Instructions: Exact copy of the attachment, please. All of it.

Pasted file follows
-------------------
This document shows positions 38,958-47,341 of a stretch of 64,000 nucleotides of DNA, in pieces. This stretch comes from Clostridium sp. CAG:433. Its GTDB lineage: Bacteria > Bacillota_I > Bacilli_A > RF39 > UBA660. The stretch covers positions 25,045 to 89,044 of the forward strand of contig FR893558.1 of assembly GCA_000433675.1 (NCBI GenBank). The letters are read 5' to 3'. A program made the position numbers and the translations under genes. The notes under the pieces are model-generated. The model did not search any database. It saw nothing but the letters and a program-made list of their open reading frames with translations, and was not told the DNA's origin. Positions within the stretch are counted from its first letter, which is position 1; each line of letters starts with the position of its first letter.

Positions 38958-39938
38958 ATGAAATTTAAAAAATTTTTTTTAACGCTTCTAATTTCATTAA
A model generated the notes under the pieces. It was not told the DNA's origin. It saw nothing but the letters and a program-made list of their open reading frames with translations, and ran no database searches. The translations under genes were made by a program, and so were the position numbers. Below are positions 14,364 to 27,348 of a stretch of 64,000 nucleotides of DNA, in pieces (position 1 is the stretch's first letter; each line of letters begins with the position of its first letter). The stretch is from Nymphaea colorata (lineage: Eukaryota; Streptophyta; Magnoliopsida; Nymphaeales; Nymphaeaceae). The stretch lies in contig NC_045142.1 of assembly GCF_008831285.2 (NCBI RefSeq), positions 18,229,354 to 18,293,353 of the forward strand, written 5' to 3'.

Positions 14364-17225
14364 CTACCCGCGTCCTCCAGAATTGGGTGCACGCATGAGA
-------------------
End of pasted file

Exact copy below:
This document shows positions 38,958-47,341 of a stretch of 64,000 nucleotides of DNA, in pieces. This stretch comes from Clostridium sp. CAG:433. Its GTDB lineage: Bacteria > Bacillota_I > Bacilli_A > RF39 > UBA660. The stretch covers positions 25,045 to 89,044 of the forward strand of contig FR893558.1 of assembly GCA_000433675.1 (NCBI GenBank). The letters are read 5' to 3'. A program made the position numbers and the translations under genes. The notes under the pieces are model-generated. The model did not search any database. It saw nothing but the letters and a program-made list of their open reading frames with translations, and was not told the DNA's origin. Positions within the stretch are counted from its first letter, which is position 1; each line of letters starts with the position of its first letter.

Positions 38958-39938
38958 ATGAAATTTAAAAAATTTTTTTTAACGCTTCTAATTTCATTAA
A model generated the notes under the pieces. It was not told the DNA's origin. It saw nothing but the letters and a program-made list of their open reading frames with translations, and ran no database searches. The translations under genes were made by a program, and so were the position numbers. Below are positions 14,364 to 27,348 of a stretch of 64,000 nucleotides of DNA, in pieces (position 1 is the stretch's first letter; each line of letters begins with the position of its first letter). The stretch is from Nymphaea colorata (lineage: Eukaryota; Streptophyta; Magnoliopsida; Nymphaeales; Nymphaeaceae). The stretch lies in contig NC_045142.1 of assembly GCF_008831285.2 (NCBI RefSeq), positions 18,229,354 to 18,293,353 of the forward strand, written 5' to 3'.

Positions 14364-17225
14364 CTACCCGCGTCCTCCAGAATTGGGTGCACGCATGAGA